Do You Trust Your Readers?

Must have made a wrong turn at that last interjection…

When I learned to drive as a teen (yes, they had cars back then, shut up), one of the more puzzling statements in my DMV-supplied manual was: “Passing is a cooperative venture.” This didn’t make sense until I was in a situation where a guy in front of me kept speeding up to avoid my attempts to pass him. I don’t know what his problem was, maybe a little too much testosterone in the bloodstream, but that’s when I realized that the act of passing is a team sport. I have to speed up, and in a legal, safe place, he has to let me pass him.

In a similar way (hopefully with fewer dirty looks and obscene gestures), so is writing. Writers want readers. We want to make our stories accessible, but there’s a fine line between accessibility and spoon-feeding. For the reader, there’s a fine line between “I don’t know what the heck this guy is going on about” and “enough, already, I get that he’s angry. Stop hitting me over the head with it. I’m gonna go read a different book now.”

The ideal is to meet each other halfway: the reader does a little work to make the connections; the writer does a little work to make them reachable.

But the author can mess this up in a big way, and sometimes that’s just the result of not having enough writing experience to be confident in his or her work. Here’s a typical example:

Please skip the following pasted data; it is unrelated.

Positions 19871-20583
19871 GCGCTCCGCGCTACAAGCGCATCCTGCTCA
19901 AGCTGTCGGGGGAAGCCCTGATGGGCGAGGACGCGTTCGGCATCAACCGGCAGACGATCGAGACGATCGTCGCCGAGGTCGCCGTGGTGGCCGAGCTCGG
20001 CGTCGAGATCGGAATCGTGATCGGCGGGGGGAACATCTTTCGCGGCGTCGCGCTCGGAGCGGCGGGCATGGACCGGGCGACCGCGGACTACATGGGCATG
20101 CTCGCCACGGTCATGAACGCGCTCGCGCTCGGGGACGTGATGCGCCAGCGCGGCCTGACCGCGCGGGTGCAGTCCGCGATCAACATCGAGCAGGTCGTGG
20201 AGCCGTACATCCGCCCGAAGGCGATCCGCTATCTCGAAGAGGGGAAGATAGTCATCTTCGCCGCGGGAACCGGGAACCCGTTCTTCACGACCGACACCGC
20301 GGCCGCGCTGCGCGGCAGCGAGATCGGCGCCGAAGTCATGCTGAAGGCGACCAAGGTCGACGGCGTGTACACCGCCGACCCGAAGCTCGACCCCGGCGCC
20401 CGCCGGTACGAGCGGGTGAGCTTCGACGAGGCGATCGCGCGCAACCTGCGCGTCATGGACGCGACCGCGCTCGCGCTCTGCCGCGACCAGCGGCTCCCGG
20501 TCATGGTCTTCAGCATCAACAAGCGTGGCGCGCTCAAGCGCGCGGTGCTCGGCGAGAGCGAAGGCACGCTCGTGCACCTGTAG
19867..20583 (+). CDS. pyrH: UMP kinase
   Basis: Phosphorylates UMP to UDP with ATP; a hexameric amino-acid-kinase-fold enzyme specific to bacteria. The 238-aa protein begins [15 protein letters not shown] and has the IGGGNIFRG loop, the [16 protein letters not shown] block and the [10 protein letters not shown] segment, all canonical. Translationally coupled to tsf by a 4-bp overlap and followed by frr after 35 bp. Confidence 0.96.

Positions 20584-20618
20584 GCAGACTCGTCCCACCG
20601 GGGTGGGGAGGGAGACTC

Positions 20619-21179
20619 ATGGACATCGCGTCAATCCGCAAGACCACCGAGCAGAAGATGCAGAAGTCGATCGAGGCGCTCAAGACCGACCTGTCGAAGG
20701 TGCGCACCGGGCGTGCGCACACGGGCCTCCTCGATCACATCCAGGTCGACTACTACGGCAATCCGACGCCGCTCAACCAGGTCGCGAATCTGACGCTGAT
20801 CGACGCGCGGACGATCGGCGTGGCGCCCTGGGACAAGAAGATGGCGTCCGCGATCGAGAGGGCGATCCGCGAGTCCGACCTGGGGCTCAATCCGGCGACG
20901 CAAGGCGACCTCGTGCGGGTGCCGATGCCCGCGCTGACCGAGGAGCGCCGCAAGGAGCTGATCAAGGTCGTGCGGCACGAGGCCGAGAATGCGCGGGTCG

“You…you…” Celia’s voice shook. Drawing herself up tall, her eyes narrowed into slits as she shoved a finger in Norman’s face and said through clenched teeth, “If you ever do anything like that again you’ll be singing soprano.” She was really angry.

Okay…seriously? You just showed me her voice shaking. You showed me some intimidating body language and threatening dialogue. So you don’t need step on your own foot to tell me she’s angry. We get it. A few more passages like this and the reader is bound to feel a little insulted.

Here’s another way writers display their lack of confidence:

“It was dark, so I couldn’t tell if it was Muriel breaking into his car. I’m sorry,” Tess said apologetically.

“Don’t worry about it,” Brandon reassured.

“But I can’t help it,” she said worriedly. “She’s still out there. Who knows what she’ll do next?”